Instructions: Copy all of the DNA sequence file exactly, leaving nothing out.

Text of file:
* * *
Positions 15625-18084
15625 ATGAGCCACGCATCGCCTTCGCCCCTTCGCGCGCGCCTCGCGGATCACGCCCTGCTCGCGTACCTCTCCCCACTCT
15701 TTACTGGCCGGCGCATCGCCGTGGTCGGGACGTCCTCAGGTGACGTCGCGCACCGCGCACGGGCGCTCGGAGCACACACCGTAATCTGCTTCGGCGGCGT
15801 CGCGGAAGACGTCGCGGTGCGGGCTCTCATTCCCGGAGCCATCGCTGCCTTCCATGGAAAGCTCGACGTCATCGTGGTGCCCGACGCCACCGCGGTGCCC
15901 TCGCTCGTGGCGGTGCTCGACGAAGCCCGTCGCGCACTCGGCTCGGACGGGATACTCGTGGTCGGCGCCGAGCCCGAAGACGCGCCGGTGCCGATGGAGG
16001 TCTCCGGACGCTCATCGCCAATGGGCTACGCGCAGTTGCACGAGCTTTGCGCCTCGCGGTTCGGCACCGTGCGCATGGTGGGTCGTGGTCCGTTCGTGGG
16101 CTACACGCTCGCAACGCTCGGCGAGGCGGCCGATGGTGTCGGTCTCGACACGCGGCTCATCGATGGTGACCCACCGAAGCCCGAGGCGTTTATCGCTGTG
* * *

Positions 15625-18084
15625 ATGAGCCACGCATCGCCTTCGCCCCTTCGCGCGCGCCTCGCGGATCACGCCCTGCTCGCGTACCTCTCCCCACTCT
15701 TTACTGGCCGGCGCATCGCCGTGGTCGGGACGTCCTCAGGTGACGTCGCGCACCGCGCACGGGCGCTCGGAGCACACACCGTAATCTGCTTCGGCGGCGT
15801 CGCGGAAGACGTCGCGGTGCGGGCTCTCATTCCCGGAGCCATCGCTGCCTTCCATGGAAAGCTCGACGTCATCGTGGTGCCCGACGCCACCGCGGTGCCC
15901 TCGCTCGTGGCGGTGCTCGACGAAGCCCGTCGCGCACTCGGCTCGGACGGGATACTCGTGGTCGGCGCCGAGCCCGAAGACGCGCCGGTGCCGATGGAGG
16001 TCTCCGGACGCTCATCGCCAATGGGCTACGCGCAGTTGCACGAGCTTTGCGCCTCGCGGTTCGGCACCGTGCGCATGGTGGGTCGTGGTCCGTTCGTGGG
16101 CTACACGCTCGCAACGCTCGGCGAGGCGGCCGATGGTGTCGGTCTCGACACGCGGCTCATCGATGGTGACCCACCGAAGCCCGAGGCGTTTATCGCTGTG